We came out in the afternoon. On the way we came across a group of soldiers, probably a defeated unit. They numbered about twenty or thirty and were headed by an officer who asked us various questions such as where the Polish army camped, where were battles raging and other questions to which I did not know the answers.

We reached the bridge over the San without any incidences. The bridge was demolished but due to the nice weather, which had lasted many days, the river was shallow and we crossed it on foot.

We stayed in our home for a few hours. It was the day before the eve of Rosh Hashana. The following day, on the eve of Rosh Hashana, early in the morning, the first German soldiers entered the city.

A few fellows, some of the derelicts of Lizhensk who were of German origin, collaborated with the invaders from the very first moment of their arrival. From amongst them was also selected and appointed as the mayor Nelis, who was the city's notorious criminal. After the victory, upon the return of the Poles, he was convicted by a Polish court in Rzeszow and executed for collaboration.

The first two days of the occupation passed peacefully. However, on the second day of Rosh Hashana, German soldiers burst into the synagogue, in the middle of prayer, and demanded volunteers for work. A few volunteered. Later though, it became clear that they had different intentions. Immediately after the hasty exit of the worshippers, they began to pour kerosene over the two nearby synagogues and burned them. Our home was close by, but those same soldiers who burned the synagogues moistened with water the adjacent home so that they don't catch on fire.

Meanwhile, Mr. Das, the owner of our house, asked us to leave our apartment for fear that the Germans might burn it. It was just an excuse to get rid of us since on that day, the Germans did not cause the Jews any damage and did not harm either the houses of Jews or non-Jews. It was the first opportunity for an outlet of any anti-Semitic emotions, which were up until then suffocating in their hearts. They also announced publicly that they believed the Germans' stories, which were spread maliciously, that the synagogues were burnt down because the Jews hid in them treasures and valuable items.

We left home. Father took along with him the “Machzorim” (prayer books for the Days of Awe) and we left. We moved into the house of the Vochtelkenigs who likewise returned, prior to the High Holidays, from their futile wanderings.

On the way, a German soldier attacked my father, tore his beard and ripped the prayer books in search of some treasures that supposedly might be hidden in them.

The days passed in constant fear. Other neighbors also moved into the house of Vochtekenig. We sat with closed doors and shut windows. The silence outside was only interrupted by the occasional thumps of the boots of the German soldiers. Little did we know then, that these thumps would become in due time the symbol of the Nazi subjugation of the whole of Europe. The night passed quietly. The following day, we returned to our previous home. Then came somewhat peaceful days.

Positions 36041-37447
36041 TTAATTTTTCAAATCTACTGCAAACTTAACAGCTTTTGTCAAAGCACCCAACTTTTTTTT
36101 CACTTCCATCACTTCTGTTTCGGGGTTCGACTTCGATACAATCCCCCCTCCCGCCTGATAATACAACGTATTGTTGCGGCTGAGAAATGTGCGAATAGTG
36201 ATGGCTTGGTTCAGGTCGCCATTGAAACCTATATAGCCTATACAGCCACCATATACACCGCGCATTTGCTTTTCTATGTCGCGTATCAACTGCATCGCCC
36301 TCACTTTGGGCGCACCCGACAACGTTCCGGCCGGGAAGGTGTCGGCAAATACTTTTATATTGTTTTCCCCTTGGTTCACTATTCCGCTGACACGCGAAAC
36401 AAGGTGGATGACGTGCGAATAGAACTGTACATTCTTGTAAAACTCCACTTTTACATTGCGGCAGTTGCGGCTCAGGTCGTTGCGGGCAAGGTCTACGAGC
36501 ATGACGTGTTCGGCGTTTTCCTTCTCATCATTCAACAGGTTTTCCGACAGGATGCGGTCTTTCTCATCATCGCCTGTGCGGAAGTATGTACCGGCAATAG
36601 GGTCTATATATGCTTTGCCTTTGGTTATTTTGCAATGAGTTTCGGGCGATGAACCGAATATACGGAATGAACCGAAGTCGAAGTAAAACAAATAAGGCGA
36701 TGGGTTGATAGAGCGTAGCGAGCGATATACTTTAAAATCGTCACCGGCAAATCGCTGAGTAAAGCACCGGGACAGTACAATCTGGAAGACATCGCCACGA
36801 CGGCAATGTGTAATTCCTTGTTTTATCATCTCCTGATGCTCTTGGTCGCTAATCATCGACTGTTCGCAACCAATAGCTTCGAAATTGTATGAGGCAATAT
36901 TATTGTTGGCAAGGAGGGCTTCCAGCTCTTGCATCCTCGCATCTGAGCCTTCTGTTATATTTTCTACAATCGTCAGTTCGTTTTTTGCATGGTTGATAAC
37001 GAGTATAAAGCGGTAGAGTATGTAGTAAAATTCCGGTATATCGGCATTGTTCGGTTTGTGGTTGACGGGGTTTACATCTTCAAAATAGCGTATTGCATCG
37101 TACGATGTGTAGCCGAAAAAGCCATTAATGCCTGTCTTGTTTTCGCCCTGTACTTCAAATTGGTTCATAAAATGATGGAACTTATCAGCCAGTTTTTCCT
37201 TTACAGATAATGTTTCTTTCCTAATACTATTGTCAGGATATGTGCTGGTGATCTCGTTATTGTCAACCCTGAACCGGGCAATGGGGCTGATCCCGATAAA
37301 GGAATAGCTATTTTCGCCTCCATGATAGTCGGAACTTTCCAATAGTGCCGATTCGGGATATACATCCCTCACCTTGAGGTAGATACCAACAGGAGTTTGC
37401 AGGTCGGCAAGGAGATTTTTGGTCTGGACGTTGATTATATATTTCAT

The Germans were only conducting searches in Jewish homes, taking the men out to work and releasing them in the afternoon. That was all.


{Photo on page 44 (No identification)}


Jews were beginning to return from their wanderings back to Lizhensk. My brother also returned from Tarnograd[4]. We began our preparations to spend a hostile winter in our home. We hoarded stocks of food. Due to shortage of bread and flour, we garnered rye and awaited the future. One day we gathered and, along with a few other neighbors, we went to Giedlarowa, to the watermill of “Yask” in order to grind the rye, one bag after the other for each one. We returned home with the flour without being noticed by the Germans.

The afternoon hours I generally spent with my brother. Once in a while he was visited by Polish or Ukrainian cobblers who would bring him work. They were either from Lizhensk or the surrounding area. We talked to them about various subjects. Some among them sympathized with us in our plight. Others spoke sadly about the Polish residents who were assisting the Germans, making their “task” easier by pointing out homes owned by Jews or occupied by Jews. We learned then that the Polish “collaborators” started with their “assistance” immediately following the occupation.

A few days passed with each one being longer the its previous with the addition of the worries of what tomorrow may bring. “Yom Kippur” of that year was different than its preceding ones. That was the first time, as far as I remember, that the Jews did not pray in a minyan, there was no synagogue to pray in. The hand of the destroyer had demolished all the prayer houses in the city.

Then came “Sukkot”. It also was different from its former ones for generations. No longer was anyone loaning or borrowing boards to build “Sukkot”, no longer did we hurry to a hardware store to buy nails, nor did we look for light poles to reinforce the sukka. All of these were not necessary any more. That year all Jewish homes remained exposed without Sukkot attached to their walls. Each family and its wall, each family and its “sukka”…